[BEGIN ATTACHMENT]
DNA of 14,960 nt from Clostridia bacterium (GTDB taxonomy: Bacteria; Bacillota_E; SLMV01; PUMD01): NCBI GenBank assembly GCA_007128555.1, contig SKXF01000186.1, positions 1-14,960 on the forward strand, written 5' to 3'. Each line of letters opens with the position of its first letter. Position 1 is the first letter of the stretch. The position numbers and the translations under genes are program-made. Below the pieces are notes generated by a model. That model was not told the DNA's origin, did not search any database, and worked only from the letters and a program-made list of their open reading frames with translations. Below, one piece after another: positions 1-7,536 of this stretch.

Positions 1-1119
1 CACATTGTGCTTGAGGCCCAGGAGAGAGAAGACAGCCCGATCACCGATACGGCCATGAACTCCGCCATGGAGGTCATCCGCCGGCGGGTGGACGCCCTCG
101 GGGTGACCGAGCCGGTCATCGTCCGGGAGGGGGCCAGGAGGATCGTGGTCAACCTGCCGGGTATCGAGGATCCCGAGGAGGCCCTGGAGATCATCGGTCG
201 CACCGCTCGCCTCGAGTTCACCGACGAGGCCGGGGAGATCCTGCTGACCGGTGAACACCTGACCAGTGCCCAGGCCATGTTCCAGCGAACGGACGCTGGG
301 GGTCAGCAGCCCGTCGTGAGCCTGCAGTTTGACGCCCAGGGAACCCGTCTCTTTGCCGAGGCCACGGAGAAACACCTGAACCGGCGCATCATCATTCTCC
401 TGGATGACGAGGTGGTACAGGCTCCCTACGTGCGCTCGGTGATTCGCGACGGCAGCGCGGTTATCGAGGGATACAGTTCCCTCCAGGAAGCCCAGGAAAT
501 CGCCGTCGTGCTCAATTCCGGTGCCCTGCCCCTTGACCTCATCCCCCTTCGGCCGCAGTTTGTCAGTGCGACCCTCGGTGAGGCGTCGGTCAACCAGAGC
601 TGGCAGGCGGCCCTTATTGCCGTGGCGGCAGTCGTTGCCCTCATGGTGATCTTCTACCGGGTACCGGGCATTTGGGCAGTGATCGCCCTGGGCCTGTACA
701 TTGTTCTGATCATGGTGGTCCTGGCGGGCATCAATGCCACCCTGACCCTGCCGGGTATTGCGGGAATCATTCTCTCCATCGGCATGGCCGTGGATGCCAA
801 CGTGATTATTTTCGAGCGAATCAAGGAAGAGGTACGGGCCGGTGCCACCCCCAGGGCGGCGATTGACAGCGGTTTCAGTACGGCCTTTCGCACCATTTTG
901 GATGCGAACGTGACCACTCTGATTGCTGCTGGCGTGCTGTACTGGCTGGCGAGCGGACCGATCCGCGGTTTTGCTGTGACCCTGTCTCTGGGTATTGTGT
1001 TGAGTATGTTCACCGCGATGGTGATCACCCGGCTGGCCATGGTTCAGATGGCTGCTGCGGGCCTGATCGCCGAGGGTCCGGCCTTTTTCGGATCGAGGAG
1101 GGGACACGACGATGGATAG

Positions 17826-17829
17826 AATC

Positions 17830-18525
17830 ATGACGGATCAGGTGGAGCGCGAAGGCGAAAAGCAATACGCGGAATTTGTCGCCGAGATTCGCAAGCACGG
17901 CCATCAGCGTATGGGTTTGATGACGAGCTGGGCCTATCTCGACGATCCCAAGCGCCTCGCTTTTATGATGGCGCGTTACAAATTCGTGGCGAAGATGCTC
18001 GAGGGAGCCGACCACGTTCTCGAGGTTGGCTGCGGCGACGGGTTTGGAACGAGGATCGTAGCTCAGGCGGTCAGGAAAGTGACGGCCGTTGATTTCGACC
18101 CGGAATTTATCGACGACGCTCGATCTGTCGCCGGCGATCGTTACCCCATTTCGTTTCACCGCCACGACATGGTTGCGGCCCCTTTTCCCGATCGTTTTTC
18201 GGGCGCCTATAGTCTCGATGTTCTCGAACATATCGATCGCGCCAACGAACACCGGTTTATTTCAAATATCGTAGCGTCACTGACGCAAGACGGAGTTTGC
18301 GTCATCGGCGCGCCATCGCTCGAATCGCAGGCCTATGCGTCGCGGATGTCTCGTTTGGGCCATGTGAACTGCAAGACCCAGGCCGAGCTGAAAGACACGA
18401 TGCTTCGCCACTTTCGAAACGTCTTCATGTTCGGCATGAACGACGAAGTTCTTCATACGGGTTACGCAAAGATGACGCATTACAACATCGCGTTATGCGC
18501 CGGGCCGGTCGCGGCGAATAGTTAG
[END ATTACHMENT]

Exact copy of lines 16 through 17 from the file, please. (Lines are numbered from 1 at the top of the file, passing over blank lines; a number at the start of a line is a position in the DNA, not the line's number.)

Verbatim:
17826 AATC

Positions 17830-18525